Wiseman’s establishing scenes have a special life about them. There’s nothing frivolous or canned about them. They invariably inform viewers about something key to the film, whether in terms of subject or character.

Given his 47-plus-year career, I figured he would be a good one to ask about current funding paradigms and the Internet. “I work very hard to make a movie, as someone who works very hard to compose or play a song. I think that should be protected. I don’t see what is so unique about movies or music that wouldn’t be equally true of a car. I’d love to be able to download a Maserati.”

Until very recently Wiseman cut all his films on a Steenbeck. He takes about eight months to edit each film, using a very methodical process. Once a film is cut, he goes back to the source footage and reviews all of it. Often, he said, footage not included in the first cut takes on a new meaning because of the edit and therefore demands to be included.

The half-hour went very quickly. He leaned back into the big wings of his chair as I packed my audio recorder. His eyes sparkle in the subdued light as he watches me. I do wish I’d thought to ask if I could take his portrait.

For every missed chance, I was blessed with multiple opportunities. While heading home one afternoon, I noticed a small film crew holding up traffic in front of the Lightbox (in rush hour) to get a walk-and-talk. I dismissed this as pompous and kept going, but something had me turn back for a second look. It was Morgan Spurlock, of Supersize Me fame. Seizing the moment, I squeezed off a series of shots.

In a quiet moment, I passed my info to Spurlock. After they wrapped and I waited a beat too long to request an interview. Spurlock countered with “Email me” as he left in a cab. I excitedly reviewed the shots on the subway home, but felt I’d missed the real opportunity. Arriving home I discovered that Spurlock had emailed me from the cab to request the shots. Several days later I was lucky enough to encounter his crew again, shooting at the Filmmakers Lounge. This time I nailed the interview too.

“We’re here doing a film where we follow four filmmakers into the festival. I got the idea for this when Supersize Me first got into Sundance. As we were preparing, I thought how exciting it would be to document it and to find other filmmakers who were doing the same thing, as we were all converging onto Sundance. We tried to get a network to buy it and nobody wanted it. And so we sat on it. This year we met with AMC, one of the sponsors here, and they loved it.”

Another happy accident happened when, in a doorway, I met Paul Clarke, director of Lillian Roxon: Mother of Rock. “She was an Australian who went to New York and got a front-row seat at this musical revolution that changed America.” Clarke credits her with innovating rock journalism in the late ’60s. An introductory line, “She looked like a Botticelli angel who had just given King Kong a blowjob,” sets the tone. On the responsibility of representing a figure from the past, Clarke said, “There was a lot of pressure. I felt like I knew Lillian. I would think, ‘I wonder what Lillian would think of me? Would she like me?’ You really begin to commune with the subject. Dangerously so.”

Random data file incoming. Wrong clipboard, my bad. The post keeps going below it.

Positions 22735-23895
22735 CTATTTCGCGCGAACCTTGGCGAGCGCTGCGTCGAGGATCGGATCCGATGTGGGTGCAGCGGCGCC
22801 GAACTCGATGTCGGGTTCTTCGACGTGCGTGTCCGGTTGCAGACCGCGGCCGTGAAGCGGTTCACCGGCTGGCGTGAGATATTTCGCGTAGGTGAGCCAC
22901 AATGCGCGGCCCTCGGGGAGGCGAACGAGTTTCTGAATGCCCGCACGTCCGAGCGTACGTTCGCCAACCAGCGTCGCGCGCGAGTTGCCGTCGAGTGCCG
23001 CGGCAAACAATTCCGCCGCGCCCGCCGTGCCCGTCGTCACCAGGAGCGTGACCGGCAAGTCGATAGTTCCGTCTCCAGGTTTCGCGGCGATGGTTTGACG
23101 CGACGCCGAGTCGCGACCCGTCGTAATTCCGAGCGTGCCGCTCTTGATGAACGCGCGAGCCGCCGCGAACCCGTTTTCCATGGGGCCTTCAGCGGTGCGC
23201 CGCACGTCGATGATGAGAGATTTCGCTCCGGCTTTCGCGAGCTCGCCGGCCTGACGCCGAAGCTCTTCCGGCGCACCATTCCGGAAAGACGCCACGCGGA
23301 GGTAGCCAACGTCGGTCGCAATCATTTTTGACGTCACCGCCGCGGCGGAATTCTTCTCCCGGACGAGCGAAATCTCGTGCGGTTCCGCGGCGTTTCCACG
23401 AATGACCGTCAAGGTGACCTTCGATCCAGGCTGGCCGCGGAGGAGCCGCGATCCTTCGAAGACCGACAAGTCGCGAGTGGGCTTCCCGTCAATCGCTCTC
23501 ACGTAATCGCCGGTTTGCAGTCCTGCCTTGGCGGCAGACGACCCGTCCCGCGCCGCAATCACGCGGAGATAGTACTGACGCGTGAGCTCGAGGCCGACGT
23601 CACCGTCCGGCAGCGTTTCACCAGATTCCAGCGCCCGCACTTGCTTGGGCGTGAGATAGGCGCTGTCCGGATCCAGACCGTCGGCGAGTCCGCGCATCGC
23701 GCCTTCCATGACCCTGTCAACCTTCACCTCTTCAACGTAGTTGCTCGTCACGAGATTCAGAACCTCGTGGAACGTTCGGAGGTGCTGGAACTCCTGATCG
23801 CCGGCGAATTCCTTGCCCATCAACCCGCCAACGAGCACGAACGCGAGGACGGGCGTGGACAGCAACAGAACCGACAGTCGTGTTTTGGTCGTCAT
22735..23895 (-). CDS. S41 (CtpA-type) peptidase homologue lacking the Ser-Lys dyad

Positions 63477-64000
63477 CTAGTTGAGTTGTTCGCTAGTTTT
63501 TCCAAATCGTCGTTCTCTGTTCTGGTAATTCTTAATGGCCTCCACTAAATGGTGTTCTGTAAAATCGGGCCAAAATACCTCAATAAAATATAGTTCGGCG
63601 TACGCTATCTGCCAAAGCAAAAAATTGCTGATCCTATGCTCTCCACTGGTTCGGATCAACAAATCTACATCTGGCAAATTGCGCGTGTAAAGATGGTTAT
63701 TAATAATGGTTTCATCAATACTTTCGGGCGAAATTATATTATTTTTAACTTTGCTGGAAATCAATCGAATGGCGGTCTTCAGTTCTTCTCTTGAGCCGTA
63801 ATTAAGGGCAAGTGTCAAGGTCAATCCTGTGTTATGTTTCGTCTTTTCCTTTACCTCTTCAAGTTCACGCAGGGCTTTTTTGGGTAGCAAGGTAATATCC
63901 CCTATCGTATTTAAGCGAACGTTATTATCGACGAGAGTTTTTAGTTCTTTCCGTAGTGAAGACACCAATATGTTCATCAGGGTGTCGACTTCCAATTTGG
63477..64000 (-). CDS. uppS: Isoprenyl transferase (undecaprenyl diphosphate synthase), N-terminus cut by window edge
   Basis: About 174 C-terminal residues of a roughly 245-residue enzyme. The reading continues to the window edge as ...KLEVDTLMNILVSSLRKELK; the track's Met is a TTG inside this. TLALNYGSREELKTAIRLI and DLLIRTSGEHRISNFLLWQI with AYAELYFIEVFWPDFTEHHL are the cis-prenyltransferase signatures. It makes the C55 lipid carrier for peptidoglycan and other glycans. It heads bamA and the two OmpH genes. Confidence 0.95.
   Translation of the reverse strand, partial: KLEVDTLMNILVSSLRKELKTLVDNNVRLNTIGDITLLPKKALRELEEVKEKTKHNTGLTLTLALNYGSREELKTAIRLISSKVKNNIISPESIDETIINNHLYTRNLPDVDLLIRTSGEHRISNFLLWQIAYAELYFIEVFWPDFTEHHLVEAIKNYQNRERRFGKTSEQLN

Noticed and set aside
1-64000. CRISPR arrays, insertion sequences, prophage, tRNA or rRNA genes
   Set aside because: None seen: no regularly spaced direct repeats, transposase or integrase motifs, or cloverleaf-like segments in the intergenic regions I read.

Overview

Another filmmaker I bumped into is one of my heroes, Kim Longinotto. Her offering this year was Pink Saris, a film about a group of women in India asserting their rights despite the caste system which categorically places them at a disadvantage. Longinotto’s films have consistently addressed the assertion of women’s rights in places where the odds are against them.

One of the big ethical challenges is whether or not to shoot when things get really sensitive. During a master class hosted by DOC, Longinotto lamented, “You’re wrong both ways,” elaborating that it’s better to shoot everything because you can’t ever have that moment back. She believes that if you’ve crossed an ethical line during filming, then don’t include it in the edit. Longinotto bravely shared that her sound recordist disagreed over such a moment during the filming of Rough Aunties, when one of the subjects learned of the death of her child. Longinotto persisted in filming, against the protestations of her longtime collaborator. “We’ve actually split up over it.”

Linda Hershman Leeson tells the 42-year history of U.S. feminist art in !Women Art Revolution—A Secret History. While the male-dominated art scene flourished between 1968 and 2010, Hershman Leeson was interviewing women artists, equally accomplished but ignored by the big galleries and essentially cut out from the mainstream. Since it was so difficult to pare down who was in and who was out of the final edit, Hershman Leeson came up with a better solution: all the footage is online. Over 1,200 hours of it.